By Ann Lloyd of StudentSavingsGuide.com
If you know someone with ADHD, you are probably familiar with the struggles of making good financial decisions while managing ADHD-driven impulses. This is especially true for young people. Navigating new and heavy information like finances can be intimidating.
Fortunately, with a bit of help, and a lot of planning, teens and young adults can learn practical financial habits for the future and set themselves up for success later in life. Here are five ways to do just that.
Ask for Help
The most important thing to remember when tackling new challenges is that you are not alone. There is always someone to turn to for help with any aspect of your ADHD. SOAR is an excellent resource for finding dedicated ADHD coaches who can advise young people on life management skills, including finance and independence, as they transition into adults.
In addition to ADHD coaches, you can also turn to your parents or another trusted adult, and even therapists. Any of these people can set a positive example, share tips and habits that work for them, and help you figure out how to implement them in ways that work for you. Working with a therapist can help you address any financial trauma or hesitancy and combat the negative impulses associated with ADHD.
Name Your Financial Goals
Once you’ve got a good team of support and financial educators, it’s time to start identifying what you want to do with money. What are your short-term and long-term goals? These can include saving up for a new phone, buying your first car, or attending one of the SOAR Summer Camps. Naming your financial goals will help create a solid connection between your wishes and your finances.
If you’re 18 or older, it’s time to start building your credit so that you can eventually take out a mortgage or apply for a business loan. A secured credit card is a smart way to start. Though it requires an upfront deposit to guarantee the card, properly using it and paying it off is a safe and guided way to establish credit. And, with lower spending limits, the risk of impulse buying is already reduced. If you’re younger than 18, ask your parents if they’d be willing to add you as an authorized user to a card. This will start building your credit while your parents remain responsible for all of the purchases.
Identify Where You Struggle
ADHD affects everyone differently. So it’s important to know how your specific symptoms may impact your personal finances. For many people, impulsivity can become impulse spending. For others, a lack of organization can turn into a mountain of receipts and make tracking spending almost impossible.
Your existing control methods can be modified to work with your finances as well. Organize your financial tasks, like balancing your bank account or paying bills, into daily, weekly, and monthly checklists. If you have a debit card, put a special sticker on the card to remind you of your daily budget. Keep a picture of your money goal in your wallet or phone.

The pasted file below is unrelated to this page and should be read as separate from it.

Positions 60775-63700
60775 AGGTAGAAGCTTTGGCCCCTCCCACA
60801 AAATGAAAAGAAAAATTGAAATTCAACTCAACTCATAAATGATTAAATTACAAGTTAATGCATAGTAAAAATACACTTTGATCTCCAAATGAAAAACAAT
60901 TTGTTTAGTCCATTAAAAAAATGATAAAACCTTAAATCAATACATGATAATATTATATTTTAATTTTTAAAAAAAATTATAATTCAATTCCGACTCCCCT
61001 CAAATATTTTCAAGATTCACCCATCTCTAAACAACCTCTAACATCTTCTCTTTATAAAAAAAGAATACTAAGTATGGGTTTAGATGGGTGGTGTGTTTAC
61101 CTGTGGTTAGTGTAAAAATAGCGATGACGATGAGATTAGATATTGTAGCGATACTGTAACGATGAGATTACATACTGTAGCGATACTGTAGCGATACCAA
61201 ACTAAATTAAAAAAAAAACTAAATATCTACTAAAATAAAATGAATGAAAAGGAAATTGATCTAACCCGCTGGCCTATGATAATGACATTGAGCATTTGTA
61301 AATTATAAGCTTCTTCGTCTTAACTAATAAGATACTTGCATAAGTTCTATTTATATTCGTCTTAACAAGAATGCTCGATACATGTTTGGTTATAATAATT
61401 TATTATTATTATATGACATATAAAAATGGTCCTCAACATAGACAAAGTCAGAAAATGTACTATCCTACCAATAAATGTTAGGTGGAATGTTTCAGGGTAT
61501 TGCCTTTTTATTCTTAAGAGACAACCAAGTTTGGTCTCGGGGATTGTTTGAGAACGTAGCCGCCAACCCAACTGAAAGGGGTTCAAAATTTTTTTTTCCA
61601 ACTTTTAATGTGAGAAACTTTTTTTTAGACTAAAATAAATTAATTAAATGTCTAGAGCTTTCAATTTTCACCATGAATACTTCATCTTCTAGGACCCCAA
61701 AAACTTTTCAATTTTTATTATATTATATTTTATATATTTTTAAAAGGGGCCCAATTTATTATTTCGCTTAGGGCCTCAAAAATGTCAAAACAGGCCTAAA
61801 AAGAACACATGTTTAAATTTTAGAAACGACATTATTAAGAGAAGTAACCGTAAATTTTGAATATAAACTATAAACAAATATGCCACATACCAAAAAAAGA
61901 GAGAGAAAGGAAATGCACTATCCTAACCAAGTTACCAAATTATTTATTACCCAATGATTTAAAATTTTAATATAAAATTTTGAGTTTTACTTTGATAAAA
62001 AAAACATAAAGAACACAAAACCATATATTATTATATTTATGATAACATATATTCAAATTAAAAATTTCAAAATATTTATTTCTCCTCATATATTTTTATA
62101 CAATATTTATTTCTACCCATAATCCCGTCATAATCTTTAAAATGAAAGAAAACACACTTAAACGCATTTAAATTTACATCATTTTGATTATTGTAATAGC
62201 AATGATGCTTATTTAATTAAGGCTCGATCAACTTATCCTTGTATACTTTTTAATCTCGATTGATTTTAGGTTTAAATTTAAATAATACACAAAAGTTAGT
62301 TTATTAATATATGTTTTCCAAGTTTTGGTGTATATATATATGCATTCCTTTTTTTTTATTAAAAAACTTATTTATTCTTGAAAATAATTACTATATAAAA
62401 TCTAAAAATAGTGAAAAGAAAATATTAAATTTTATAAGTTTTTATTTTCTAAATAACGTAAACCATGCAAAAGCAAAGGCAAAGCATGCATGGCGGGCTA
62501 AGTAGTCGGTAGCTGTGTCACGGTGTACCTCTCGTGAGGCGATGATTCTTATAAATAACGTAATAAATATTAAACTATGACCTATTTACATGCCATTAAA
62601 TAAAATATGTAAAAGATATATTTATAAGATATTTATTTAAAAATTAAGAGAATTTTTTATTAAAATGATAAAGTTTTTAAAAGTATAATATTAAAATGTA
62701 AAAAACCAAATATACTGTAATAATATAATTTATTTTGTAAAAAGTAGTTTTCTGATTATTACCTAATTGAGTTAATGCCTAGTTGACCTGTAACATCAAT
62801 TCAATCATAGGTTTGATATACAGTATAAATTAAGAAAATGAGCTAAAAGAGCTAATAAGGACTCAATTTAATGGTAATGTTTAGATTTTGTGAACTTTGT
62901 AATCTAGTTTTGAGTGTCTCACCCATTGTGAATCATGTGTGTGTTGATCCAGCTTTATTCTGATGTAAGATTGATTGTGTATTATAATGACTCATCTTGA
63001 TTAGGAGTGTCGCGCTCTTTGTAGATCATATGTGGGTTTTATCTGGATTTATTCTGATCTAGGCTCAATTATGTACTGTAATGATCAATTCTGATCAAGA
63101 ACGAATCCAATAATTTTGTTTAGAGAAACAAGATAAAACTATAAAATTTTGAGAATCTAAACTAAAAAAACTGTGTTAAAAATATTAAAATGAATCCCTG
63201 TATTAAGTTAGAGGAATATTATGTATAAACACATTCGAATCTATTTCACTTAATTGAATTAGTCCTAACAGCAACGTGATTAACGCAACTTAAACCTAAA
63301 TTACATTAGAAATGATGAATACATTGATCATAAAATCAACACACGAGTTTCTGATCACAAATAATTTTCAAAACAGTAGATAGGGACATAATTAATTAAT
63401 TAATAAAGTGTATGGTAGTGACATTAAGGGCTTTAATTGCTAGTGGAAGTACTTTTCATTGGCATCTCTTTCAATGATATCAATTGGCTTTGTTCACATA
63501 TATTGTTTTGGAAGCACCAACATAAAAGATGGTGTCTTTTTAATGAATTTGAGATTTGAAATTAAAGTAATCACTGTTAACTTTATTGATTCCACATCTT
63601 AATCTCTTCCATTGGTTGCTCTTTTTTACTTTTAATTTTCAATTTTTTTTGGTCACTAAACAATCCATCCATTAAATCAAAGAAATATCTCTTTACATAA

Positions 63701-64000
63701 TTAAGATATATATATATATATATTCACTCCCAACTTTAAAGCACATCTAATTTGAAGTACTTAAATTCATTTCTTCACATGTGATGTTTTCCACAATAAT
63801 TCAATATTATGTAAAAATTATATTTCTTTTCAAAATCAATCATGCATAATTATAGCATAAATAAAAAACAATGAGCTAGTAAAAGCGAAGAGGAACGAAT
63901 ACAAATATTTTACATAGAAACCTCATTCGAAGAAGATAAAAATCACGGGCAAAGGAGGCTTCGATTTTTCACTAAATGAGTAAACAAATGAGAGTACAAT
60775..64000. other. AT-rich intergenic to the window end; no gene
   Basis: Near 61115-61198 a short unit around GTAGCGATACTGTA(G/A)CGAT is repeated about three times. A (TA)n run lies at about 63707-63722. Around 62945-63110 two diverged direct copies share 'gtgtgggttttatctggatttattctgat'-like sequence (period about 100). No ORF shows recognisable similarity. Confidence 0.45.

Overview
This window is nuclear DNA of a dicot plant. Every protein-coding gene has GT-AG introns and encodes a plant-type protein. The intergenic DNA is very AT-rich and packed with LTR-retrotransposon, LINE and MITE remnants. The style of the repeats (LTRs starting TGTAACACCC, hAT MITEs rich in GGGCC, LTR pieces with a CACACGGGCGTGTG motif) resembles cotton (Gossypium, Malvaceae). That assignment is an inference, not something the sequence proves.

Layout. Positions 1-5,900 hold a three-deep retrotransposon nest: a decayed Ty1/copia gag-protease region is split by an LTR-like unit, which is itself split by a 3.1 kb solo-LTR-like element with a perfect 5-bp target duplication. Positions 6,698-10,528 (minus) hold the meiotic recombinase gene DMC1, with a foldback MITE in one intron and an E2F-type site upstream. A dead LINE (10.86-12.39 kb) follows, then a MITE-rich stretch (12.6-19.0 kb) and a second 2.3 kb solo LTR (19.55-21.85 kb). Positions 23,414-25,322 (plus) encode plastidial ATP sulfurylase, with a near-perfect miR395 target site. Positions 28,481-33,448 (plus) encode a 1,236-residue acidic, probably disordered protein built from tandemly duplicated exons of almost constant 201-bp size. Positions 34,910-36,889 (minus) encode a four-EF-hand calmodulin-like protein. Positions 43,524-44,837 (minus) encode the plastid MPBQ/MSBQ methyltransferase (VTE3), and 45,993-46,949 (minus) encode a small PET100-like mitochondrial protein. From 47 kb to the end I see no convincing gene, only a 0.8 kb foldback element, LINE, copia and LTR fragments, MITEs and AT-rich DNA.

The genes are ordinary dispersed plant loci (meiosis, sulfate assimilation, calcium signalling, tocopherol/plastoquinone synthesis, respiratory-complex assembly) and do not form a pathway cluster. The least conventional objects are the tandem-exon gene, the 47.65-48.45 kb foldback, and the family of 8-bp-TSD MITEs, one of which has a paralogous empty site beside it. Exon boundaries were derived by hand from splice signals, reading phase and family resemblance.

Research, Research, Research
The unfortunate truth about being responsible with your finances is this: It requires a lot of research. Don’t worry, though. Turn to your support group, and seek out ADHD-specific resources and advisors at high school and college.
You should also look for tools designed to address your specific concerns. There are actually financial education resources dedicated to people with ADHD. Though it can be challenging, acting mature with your finances is a huge first step in financial freedom and security.
Additionally, knowing how much things cost will help you properly budget. It will also teach you to take care of your belongings. When you get a car, research maintenance and repair costs. While budgeting up to $100 every few months for an oil change may seem costly, it can prevent engine damage that will cost much more. When you move into your first home, do the same. Knowing that even something as minor as a window replacement costs as much as $1,800 will likely encourage you to toss that baseball outdoors.
Technology Is Your Best Financial Friend
If you’re old enough to have a banking account, look for one with an intuitive website to help you track your monthly purchases and payments. Once you start paying bills — like your monthly Spotify subscription — you will have real-time insight into your monthly money habits. Using online banking also comes with the benefit of setting up automatic transfers to savings accounts and making automatic payments.
There are also apps that can help you track spending and saving by creating visual representations of where your money is going. These are fantastic tools to ensure you know how much you’ll need to save per day to reach your savings goals.
While people with ADHD may face unique challenges when it comes to money management, it’s nothing that can’t be overcome. And getting a head start on being responsible with money will be a huge boon when it comes time for you to become independent. Your future self will thank you!
About the Author
Ann Lloyd is a newly enrolled MBA grad student. Currently, she is getting her degree online and working as a marketing intern on the side. In her spare time, she’s hard at work on the Student Savings Guide, her blog about living a budget-conscious life. The guide caters to students and recent grads, but anyone can use these tips to get by!